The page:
Delle Donne kept her workouts hidden, sneaking into the gym around midnight. A new friend on the women’s basketball team — Meghan McLean, who is still her best friend — had the access code and was sworn to secrecy. Keeping lights at a minimum, Delle Donne shot around and played H-O-R-S-E.

“After a couple of those late-night sessions, I knew it was time to get back to it,” she said.

Her game had not deserted her. “Shockingly,” she said, it came back immediately. “It was kind of like riding a bike. I thought my shot would be pretty off, but it felt kind of good. So taking off a year might have been a good thing for me.”

Delle Donne played basketball the following season for the Blue Hens, leading them to the Sweet 16 her senior year.

Although that achievement is no match for Connecticut’s record of six NCAA championships since 2009, Delle Donne said she never reflects on what might have been if she had remained a Husky.

“I have absolutely no regrets,” she said. “The journey I’ve been on has been so special and so unique. I have always been driving the ship. That’s what’s most important to me is following your heart, knowing what’s right and following that ship, seeing where it takes you.”

And now it has taken her back to Auriemma, the Team USA coach who was also at the helm at the London 2012 Games.

“I’m thrilled to be playing for the greatest coach in the world and to get that opportunity again, for life to come full circle, is pretty crazy,” Delle Donne said. “I feel like I learn something new from him every single time I speak to him or in practice.”

She said there was no awkwardness between them, that they have always had a great rapport.

“He was really supportive of me and just amazing and always spoke really nicely of me when there were a lot of horrible things being said in the media,” Delle Donne said.

“When you tell a coach that you’ve committed to the school and they expect you to be there and he used a scholarship on me and then you leave, I would expect him to be really rude and upset about it. He always had great conversations with me, just trying to understand what was going on, trying to get through the burnout and just help me grow.

“I think he saw more than anything a confused teenager and wanted to help me, and that’s what’s really special.”

That same year in 2008, Delle Donne also had a physical setback that she hasn’t been able to shake. She contracted Lyme disease, suffering severe migraines and fevers. There is no cure for chronic Lyme disease, only management, and her last big flare-up forced her to miss some Sky games in 2014.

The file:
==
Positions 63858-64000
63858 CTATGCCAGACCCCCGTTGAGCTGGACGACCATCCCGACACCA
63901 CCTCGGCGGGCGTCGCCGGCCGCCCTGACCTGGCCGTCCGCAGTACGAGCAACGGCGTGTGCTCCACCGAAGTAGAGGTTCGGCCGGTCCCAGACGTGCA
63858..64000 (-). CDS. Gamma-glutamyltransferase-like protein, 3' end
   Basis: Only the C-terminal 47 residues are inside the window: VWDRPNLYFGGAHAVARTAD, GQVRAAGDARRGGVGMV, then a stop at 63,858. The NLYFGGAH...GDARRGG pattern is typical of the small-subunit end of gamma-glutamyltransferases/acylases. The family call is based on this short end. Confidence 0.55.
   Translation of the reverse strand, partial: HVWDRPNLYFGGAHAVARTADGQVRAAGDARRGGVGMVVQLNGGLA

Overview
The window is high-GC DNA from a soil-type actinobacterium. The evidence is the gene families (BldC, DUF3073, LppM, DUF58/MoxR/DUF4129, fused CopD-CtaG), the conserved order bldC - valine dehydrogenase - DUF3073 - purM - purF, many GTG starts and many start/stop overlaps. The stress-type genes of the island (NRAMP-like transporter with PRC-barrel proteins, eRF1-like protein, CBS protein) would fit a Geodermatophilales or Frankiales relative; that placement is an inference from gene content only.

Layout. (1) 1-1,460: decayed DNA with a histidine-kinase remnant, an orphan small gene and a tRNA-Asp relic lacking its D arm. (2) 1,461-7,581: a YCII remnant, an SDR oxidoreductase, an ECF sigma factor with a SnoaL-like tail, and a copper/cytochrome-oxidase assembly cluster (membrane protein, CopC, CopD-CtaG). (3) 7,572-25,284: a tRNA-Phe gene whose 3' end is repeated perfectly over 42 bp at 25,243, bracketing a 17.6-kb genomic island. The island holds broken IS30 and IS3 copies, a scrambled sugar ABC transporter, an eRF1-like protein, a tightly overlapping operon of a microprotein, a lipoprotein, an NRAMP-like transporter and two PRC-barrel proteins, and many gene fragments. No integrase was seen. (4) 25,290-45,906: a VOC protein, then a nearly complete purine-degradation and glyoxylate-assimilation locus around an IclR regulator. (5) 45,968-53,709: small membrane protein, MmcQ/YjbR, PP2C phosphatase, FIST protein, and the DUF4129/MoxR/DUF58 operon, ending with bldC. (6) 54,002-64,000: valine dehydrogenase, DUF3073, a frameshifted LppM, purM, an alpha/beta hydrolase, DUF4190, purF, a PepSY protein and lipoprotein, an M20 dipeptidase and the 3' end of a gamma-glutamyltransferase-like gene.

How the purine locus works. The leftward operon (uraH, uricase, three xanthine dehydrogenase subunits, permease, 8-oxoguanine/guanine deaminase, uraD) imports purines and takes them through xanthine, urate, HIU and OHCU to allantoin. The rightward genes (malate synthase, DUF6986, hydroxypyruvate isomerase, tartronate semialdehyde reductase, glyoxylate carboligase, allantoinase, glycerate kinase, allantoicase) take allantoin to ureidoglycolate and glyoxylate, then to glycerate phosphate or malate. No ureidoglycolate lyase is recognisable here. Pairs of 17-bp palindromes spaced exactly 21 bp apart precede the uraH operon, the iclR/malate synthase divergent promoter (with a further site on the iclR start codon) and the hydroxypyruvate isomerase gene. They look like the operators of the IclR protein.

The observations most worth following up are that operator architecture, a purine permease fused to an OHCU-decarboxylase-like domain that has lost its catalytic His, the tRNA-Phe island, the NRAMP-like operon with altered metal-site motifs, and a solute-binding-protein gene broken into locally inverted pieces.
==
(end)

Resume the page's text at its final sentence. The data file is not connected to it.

Delle Donne follows a health regimen, trying to eat gluten-free foods and getting full-body massages to make sure inflammation isn’t creeping in “because that’s where the muscle cramps and fatigue come in.”

“In a regular day, if I pour three hours into training, I have to pour four hours into my health,” said Delle Donne, who sometimes just has to take a nap to combat fatigue. “It’s become a second job to me. A lot of people go through various things and persevere. I feel very blessed to be in this role.”

Delle Donne said she’s been playing with Lyme disease for so long that she doesn’t even try to imagine what kind of player she could be without it. “I’ve been able to manage it,” she said, “and it’s something that’s so much a part of me at this point.”

Her dazzlingly accurate free-throw shooting is also ingrained in her, but in a good way.

Delle Donne said the secret is simply simplicity. “I try to limit my motion as much as I can, and when you limit that, not much can go wrong with the shot,” she said.

A coach convinced her to change her technique when she was heading into 8th grade. He told her she had to believe in him. “He said it was going to feel really awkward and really weird at first — and it was,” she said. “When he first changed it, I was air-balling, bricking, hardly making any, but I believed in him and was able to just kind of get the routine down and it ended up working really well for me.”

But before her shot started working, Delle Donne was frustrated. “I was getting so mad at him!” she said. “I’m like, ‘This doesn’t work. You have one more week for me to make a shot or I’m going back to the old way.’”

She never went back. And Delle Donne continues to move forward in her game and off the court.

“With age I’ve realized how important it is to be a well-rounded person,” she said. “I think when I was younger I only defined myself as ‘Elena the basketball player.’ And that’s where you run into problems.”

Delle Donne works with Special Olympics and special needs individuals in honor of her older sister Lizzie, who was born blind and deaf. The sisters are very close. She is also host to the De11e Donne Academy, a year-round basketball camp where she mentors and coaches girls ages 7-18.

Delle Donne’s No. 11 Chicago Sky jersey was the top seller in the WNBA last season.

“I try to acknowledge anyone I see, like, ‘Hey, you look good in that jersey,’” she said. “I don’t think it’s anything I’ll ever get used to, and I hope I don’t. I always want to be in awe of certain things like that and realize that this is not a job at all. I’m living a dream.”